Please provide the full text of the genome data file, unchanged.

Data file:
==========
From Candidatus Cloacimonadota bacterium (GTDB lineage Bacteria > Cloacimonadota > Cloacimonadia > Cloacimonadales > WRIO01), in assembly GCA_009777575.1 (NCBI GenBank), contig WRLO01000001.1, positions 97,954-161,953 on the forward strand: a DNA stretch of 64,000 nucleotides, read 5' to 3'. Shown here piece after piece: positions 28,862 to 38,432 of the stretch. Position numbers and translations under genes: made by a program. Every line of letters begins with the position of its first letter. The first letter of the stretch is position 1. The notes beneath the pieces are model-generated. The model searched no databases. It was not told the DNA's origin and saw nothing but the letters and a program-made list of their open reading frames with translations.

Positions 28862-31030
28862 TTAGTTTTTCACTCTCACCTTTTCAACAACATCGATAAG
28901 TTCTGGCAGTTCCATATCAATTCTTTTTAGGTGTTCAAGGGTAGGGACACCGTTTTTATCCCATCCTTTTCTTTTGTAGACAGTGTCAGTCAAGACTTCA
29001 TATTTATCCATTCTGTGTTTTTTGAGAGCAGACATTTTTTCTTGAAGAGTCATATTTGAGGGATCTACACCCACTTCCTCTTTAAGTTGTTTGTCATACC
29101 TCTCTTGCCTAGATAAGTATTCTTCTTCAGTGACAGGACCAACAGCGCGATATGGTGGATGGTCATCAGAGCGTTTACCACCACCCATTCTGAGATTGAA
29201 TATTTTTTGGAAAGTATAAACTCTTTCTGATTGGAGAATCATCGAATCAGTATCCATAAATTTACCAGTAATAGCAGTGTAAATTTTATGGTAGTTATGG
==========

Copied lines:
From Candidatus Cloacimonadota bacterium (GTDB lineage Bacteria > Cloacimonadota > Cloacimonadia > Cloacimonadales > WRIO01), in assembly GCA_009777575.1 (NCBI GenBank), contig WRLO01000001.1, positions 97,954-161,953 on the forward strand: a DNA stretch of 64,000 nucleotides, read 5' to 3'. Shown here piece after piece: positions 28,862 to 38,432 of the stretch. Position numbers and translations under genes: made by a program. Every line of letters begins with the position of its first letter. The first letter of the stretch is position 1. The notes beneath the pieces are model-generated. The model searched no databases. It was not told the DNA's origin and saw nothing but the letters and a program-made list of their open reading frames with translations.

Positions 28862-31030
28862 TTAGTTTTTCACTCTCACCTTTTCAACAACATCGATAAG
28901 TTCTGGCAGTTCCATATCAATTCTTTTTAGGTGTTCAAGGGTAGGGACACCGTTTTTATCCCATCCTTTTCTTTTGTAGACAGTGTCAGTCAAGACTTCA
29001 TATTTATCCATTCTGTGTTTTTTGAGAGCAGACATTTTTTCTTGAAGAGTCATATTTGAGGGATCTACACCCACTTCCTCTTTAAGTTGTTTGTCATACC
29101 TCTCTTGCCTAGATAAGTATTCTTCTTCAGTGACAGGACCAACAGCGCGATATGGTGGATGGTCATCAGAGCGTTTACCACCACCCATTCTGAGATTGAA
29201 TATTTTTTGGAAAGTATAAACTCTTTCTGATTGGAGAATCATCGAATCAGTATCCATAAATTTACCAGTAATAGCAGTGTAAATTTTATGGTAGTTATGG